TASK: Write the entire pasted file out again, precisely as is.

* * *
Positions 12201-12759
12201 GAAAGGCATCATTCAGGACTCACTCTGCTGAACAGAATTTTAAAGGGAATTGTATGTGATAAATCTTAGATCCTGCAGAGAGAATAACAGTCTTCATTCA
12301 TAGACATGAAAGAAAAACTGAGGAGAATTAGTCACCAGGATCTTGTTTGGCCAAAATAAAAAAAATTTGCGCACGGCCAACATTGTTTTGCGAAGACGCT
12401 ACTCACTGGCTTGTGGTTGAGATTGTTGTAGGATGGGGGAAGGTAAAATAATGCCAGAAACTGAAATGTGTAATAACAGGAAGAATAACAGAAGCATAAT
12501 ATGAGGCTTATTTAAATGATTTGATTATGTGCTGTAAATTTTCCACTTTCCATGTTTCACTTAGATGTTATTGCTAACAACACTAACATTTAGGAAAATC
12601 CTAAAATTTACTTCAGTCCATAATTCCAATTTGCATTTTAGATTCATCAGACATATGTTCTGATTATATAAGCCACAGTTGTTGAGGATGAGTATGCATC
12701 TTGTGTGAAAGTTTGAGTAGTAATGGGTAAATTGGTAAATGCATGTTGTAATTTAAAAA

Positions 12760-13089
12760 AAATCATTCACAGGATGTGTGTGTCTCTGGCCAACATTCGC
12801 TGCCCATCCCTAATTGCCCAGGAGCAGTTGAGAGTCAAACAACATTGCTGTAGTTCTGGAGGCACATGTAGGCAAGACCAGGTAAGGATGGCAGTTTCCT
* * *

Positions 12201-12759
12201 GAAAGGCATCATTCAGGACTCACTCTGCTGAACAGAATTTTAAAGGGAATTGTATGTGATAAATCTTAGATCCTGCAGAGAGAATAACAGTCTTCATTCA
12301 TAGACATGAAAGAAAAACTGAGGAGAATTAGTCACCAGGATCTTGTTTGGCCAAAATAAAAAAAATTTGCGCACGGCCAACATTGTTTTGCGAAGACGCT
12401 ACTCACTGGCTTGTGGTTGAGATTGTTGTAGGATGGGGGAAGGTAAAATAATGCCAGAAACTGAAATGTGTAATAACAGGAAGAATAACAGAAGCATAAT
12501 ATGAGGCTTATTTAAATGATTTGATTATGTGCTGTAAATTTTCCACTTTCCATGTTTCACTTAGATGTTATTGCTAACAACACTAACATTTAGGAAAATC
12601 CTAAAATTTACTTCAGTCCATAATTCCAATTTGCATTTTAGATTCATCAGACATATGTTCTGATTATATAAGCCACAGTTGTTGAGGATGAGTATGCATC
12701 TTGTGTGAAAGTTTGAGTAGTAATGGGTAAATTGGTAAATGCATGTTGTAATTTAAAAA

Positions 12760-13089
12760 AAATCATTCACAGGATGTGTGTGTCTCTGGCCAACATTCGC
12801 TGCCCATCCCTAATTGCCCAGGAGCAGTTGAGAGTCAAACAACATTGCTGTAGTTCTGGAGGCACATGTAGGCAAGACCAGGTAAGGATGGCAGTTTCCT